Breastmilk storage

Storing Breastmilk: How to Freeze, Thaw and Warm Breastmilk

If you’re planning on returning to work or thinking about joining that gym class to reduce those extra pounds or want your spouse to feed the baby for some time so you can get that much-needed sleep, then you should give pumping ago. With the help of a breast pump, you can express your breastmilk and save it for your baby to consume when you’re not around for nursing.

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Expressed milk still has most of the benefits for the baby than other infant formulas. So, it’s better to give baby expressed milk when you’re not around during a feeding session. But the most important key is to store the milk safely while practicing best hygiene to ensure that the milk is free from any contamination. Given below are some tips for storing breastmilk properly.

Tips for freezing breast milk

  • Before pumping, make sure that your hands and equipment are thoroughly washed. Label the expressed milk with proper date and utilize the old milk first. If you plan to donate your milk, then write your name on it as well so it becomes easier for the child care to distinguish.
  • After each pumping session, pour the expressed milk immediately into a milk storage bag or any clean food storage container with tightly fitted lids. Make sure to leave at least a one-inch gap because liquids expand when they freeze.
  • Store your milk in smaller portions of 2 to 4 ounces so they’re easier to thaw and use. This will also prevent your precious milk from going to waste in case your baby isn’t very hungry. You can easily fetch another milk and thaw and warm it in case your baby wants to have more.
  • Place your milk at the back of the Freezer where it’s the coldest. Don’t place it in the freezer’s door. Only take out the milk when you’re ready to thaw it and use it as soon as possible. Don’t refreeze the milk that has been thawed.
  • When you’re traveling, take insulated cooler bags with ice bags with you to store breastmilk after a pumping session. The milk can be kept in the cooler for 24 hours. Once you’ve reached your destination, your baby can consume the milk or you can store it in a refrigerator or freeze it immediately.

·       Here’s a general guideline for storing breastmilk at different temperatures.

Guidelines for storing breastmilk at different temperatures

1)      Room Temperature: Freshly expressed breastmilk can be placed at room temperature for about six hours. However, it’s optimal to properly store or consume the milk within four hours, especially during the summer when the temperature is warm.

2)      Insulated Coolers: Freshly pumped milk can be stored in insulated coolers with an ice pack for about one day.

3)      Fridge: Fresh milk can be stored at the back of the refrigerator for about five days. The fridge should be cool at 4 degrees Celsius and it should be clean and hygienic. It’s optimal to utilize the milk within three days.

4)      Freezer: If it’s a freezer included in the refrigerator with a separate door, then freshly expressed milk can be stored for up to 9 months. If it’s a deep freezer, then the milk can be stored for up to 12 months. Though it’s optimal to utilize it within 6 months.

Tips for Thawing and Warming Breast milk

  • You can thaw breastmilk by putting it in the fridge overnight or for up to 12 hours. Thawed milk can be placed in the fridge for up to 24 hours only. After that, it becomes prone to bacterial contamination. Any milk left after feeding the baby should be discarded within 1 to 2 hours. To warm this milk, put it under warm running water until it reaches body temperature. Check the temperature before offering it to the baby so it won’t burn their mouth.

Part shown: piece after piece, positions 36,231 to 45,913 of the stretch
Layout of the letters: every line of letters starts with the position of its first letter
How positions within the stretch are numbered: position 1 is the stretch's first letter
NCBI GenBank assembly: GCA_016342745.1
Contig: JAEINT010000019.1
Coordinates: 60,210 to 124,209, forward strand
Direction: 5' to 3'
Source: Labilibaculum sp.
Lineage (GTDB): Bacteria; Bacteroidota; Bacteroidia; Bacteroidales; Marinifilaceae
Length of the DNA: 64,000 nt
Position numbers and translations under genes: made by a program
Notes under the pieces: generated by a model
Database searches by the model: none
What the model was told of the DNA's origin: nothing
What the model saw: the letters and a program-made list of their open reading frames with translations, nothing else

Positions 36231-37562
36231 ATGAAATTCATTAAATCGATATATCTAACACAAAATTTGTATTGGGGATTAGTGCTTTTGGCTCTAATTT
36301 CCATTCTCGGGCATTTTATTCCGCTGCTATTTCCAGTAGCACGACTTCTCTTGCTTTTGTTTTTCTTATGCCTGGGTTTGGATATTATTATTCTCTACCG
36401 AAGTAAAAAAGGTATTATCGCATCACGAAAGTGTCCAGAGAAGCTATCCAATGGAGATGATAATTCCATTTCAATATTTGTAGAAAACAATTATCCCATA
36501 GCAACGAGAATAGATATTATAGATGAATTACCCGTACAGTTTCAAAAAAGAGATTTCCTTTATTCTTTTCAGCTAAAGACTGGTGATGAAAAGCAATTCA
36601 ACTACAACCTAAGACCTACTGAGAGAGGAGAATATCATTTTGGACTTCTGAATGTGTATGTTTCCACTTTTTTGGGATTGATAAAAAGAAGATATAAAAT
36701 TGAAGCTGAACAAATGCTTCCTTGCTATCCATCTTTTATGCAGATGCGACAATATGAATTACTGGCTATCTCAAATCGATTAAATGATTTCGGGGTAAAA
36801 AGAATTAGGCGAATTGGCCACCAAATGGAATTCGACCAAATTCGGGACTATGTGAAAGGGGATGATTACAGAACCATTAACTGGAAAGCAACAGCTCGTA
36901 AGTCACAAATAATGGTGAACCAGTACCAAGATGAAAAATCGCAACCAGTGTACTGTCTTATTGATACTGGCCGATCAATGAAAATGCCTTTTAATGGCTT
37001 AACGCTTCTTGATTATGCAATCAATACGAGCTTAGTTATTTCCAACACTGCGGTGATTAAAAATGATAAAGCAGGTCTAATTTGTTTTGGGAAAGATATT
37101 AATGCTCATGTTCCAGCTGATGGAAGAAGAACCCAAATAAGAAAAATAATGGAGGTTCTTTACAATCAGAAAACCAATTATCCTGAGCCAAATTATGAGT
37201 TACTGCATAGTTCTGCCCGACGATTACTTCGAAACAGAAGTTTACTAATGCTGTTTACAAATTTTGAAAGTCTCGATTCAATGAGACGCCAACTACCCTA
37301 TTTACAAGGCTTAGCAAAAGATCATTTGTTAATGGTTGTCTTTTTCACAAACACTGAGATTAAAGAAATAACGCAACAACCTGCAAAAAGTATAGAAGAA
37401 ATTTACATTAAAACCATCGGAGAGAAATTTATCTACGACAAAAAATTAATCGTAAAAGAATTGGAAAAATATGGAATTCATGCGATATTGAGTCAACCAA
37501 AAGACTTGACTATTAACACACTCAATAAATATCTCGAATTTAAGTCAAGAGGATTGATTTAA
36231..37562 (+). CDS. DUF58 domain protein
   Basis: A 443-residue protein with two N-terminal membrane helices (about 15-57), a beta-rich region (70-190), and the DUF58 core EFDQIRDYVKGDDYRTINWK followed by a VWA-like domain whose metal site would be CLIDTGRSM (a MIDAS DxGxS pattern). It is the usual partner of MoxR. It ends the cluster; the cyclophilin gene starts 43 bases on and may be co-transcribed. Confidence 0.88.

• Frozen milk can also be thawed by placing in a warm water bath or a bottle warmer. This is the fastest method of thawing milk. Milk thawed using this method should be used within 2 hours.
  • Use thawed milk within two hours after it has been left at room temperature. Discard it after two hours after the baby is fed to avoid bacterial contamination. Don’t refreeze the milk that has been thawed already.
  • Thawing milk in a microwave isn’t recommended because it destroys the beneficial nutrients in the milk. Also, it may leave some hot spots in the milk due to an incontinent temperature which may end up burning the baby’s mouth.
  • Your breastmilk may vary slightly in color depending on your diet. Also, thawed breastmilk might seem to have a different smell or consistency than freshly expressed milk. It’s still safe for consumption by your baby. If your baby refuses the thawed milk, shortening the storage time might help.
  • Check the temperature of the milk before giving it to the baby. You can do this by squirting a few drops on the inside of your wrist. The milk should feel lukewarm or at room temperature. It shouldn’t be too cold or hot.

Storing breastmilk in your freezer for a rainy day can be quite a relief for the mother. Whether it’s just a few bags for an emergency or a proper stash in case you’re returning to work. It’s nice to know that your baby will still get that healthy nutritional milk even when you’re not there physically. But how you do it will make a lot of difference. How you thaw and use your frozen milk is just as important as how you store and collect it.

The guidelines provided on how to storing breastmilk above can help you in ensuring that your baby can have their milk healthy and safe.  Also, please keep in mind that these guidelines are for healthy babies. If your baby is premature or is in a special ward or neonatal ICU, then your hospital may have more strict guidelines for storing breastmilk and cleaning.

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